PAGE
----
HALIFAX - A new report from Statistics Canada suggests the number of hate crimes in Halifax more than doubled from 2010 to 2011, ranking HRM sixth on a list of 30 Canadian cities.
The article Police-reported hate crime in Canada suggests there were 10 hate crimes in HRM in 2010 and 24 in 2011, for a rate of 5.9 per 100,000 population.
The number of reported incidents in Canada fell by five per cent.
The pastor of a north-end Baptist church that was vandalized with racist graffiti in the last year said the ranking isn’t a surprise, in some ways.
“We have a perception…that racism no longer happens, that people’s attitudes have changed,” said Rev. Rhonda Britton, who leads the annual International Church Service for the Elimination of Racial Discrimination. “But … this stuff continues to happen.”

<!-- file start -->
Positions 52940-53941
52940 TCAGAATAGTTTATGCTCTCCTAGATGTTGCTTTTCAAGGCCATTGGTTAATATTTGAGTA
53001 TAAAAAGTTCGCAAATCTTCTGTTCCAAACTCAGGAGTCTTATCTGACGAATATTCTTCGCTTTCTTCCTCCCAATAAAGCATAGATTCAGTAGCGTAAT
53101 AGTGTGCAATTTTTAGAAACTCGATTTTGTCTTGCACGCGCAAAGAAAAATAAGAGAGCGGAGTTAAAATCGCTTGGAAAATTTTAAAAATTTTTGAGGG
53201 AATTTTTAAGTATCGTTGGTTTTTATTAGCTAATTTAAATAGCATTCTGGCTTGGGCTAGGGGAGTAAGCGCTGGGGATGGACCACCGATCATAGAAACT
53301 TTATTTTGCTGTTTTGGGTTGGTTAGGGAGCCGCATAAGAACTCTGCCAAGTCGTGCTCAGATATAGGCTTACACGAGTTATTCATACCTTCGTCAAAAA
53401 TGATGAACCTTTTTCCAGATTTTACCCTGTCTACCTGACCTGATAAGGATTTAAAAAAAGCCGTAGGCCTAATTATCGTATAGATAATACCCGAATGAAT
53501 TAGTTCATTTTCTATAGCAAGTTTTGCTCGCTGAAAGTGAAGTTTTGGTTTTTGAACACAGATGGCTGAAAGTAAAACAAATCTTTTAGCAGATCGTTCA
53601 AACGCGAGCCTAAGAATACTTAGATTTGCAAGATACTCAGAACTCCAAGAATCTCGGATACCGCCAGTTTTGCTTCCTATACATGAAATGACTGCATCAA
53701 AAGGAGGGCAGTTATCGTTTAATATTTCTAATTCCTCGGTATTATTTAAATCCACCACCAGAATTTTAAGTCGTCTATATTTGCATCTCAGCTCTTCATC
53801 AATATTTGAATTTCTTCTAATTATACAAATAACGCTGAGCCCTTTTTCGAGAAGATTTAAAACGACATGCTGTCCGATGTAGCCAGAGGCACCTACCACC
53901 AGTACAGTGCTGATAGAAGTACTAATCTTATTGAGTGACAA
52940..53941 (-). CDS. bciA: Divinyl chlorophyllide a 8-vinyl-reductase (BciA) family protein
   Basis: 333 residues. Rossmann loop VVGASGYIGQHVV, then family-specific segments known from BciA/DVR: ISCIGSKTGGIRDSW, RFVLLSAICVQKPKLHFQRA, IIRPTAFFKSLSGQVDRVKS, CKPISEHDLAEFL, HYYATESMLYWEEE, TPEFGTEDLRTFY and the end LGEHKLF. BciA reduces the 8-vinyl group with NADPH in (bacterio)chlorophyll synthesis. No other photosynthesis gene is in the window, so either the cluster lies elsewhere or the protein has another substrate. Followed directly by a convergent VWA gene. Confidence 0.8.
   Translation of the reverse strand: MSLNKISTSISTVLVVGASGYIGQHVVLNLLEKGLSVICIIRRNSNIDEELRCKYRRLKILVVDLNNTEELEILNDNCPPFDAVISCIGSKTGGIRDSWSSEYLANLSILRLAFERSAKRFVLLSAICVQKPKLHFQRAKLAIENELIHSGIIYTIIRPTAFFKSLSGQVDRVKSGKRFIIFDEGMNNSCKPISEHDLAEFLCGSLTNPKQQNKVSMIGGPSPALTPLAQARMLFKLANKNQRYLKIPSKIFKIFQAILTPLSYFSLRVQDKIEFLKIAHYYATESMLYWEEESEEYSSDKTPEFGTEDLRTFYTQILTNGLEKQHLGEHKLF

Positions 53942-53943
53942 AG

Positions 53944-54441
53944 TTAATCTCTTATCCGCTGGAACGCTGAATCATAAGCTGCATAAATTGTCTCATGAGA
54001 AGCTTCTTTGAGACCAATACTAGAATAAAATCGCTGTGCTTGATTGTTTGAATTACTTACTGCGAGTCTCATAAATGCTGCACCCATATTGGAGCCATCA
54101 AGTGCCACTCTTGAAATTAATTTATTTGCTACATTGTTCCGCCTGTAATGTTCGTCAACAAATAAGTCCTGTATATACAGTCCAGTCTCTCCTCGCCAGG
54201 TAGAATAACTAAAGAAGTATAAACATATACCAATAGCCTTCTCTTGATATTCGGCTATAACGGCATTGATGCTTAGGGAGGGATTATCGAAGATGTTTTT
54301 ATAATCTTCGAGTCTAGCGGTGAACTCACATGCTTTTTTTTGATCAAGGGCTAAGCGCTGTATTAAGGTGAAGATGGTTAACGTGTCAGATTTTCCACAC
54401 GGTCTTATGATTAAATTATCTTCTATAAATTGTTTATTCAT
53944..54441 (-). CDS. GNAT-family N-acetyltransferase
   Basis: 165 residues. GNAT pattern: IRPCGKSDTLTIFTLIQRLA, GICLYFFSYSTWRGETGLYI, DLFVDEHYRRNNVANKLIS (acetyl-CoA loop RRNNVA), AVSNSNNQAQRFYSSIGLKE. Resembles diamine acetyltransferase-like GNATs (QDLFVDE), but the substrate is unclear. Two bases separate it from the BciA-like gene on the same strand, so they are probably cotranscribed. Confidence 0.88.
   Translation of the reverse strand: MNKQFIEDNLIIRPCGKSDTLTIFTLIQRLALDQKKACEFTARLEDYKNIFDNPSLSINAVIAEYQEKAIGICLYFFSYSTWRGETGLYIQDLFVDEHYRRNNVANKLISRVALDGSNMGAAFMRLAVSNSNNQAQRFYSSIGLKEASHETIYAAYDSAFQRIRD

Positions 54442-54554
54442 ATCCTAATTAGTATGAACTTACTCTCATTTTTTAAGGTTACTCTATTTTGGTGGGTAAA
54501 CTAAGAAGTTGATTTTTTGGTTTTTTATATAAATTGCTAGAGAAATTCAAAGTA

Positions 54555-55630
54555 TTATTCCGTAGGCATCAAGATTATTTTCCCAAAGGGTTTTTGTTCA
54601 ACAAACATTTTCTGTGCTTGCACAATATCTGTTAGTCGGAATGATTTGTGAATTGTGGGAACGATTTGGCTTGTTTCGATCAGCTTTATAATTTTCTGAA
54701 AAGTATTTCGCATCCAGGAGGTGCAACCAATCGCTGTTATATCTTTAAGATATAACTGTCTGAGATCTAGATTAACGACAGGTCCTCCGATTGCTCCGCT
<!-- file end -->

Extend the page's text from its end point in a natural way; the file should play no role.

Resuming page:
According to Halifax Regional Police, 19 of the reported crimes involved racial discrimination and four targeted the victim’s sexual orientation.
Twenty-one of the crimes in Halifax in 2011 were categorized as mischief, with two assaults and one indecent phone call.
The Statistics Canada report states 88 per cent of the people accused of hate crimes Canada in 2011 were male, and 60 per cent were under the age of 25.
Britton said there’s no easy solution to eliminating prejudice of any kind, but said adults should be aware of how children mimic words and actions.
“Enough conversation happens in the home that it’s fostering these negative messages,” she said. “Children are getting that this is the way you treat people or think about certain segments of people. They learn it.”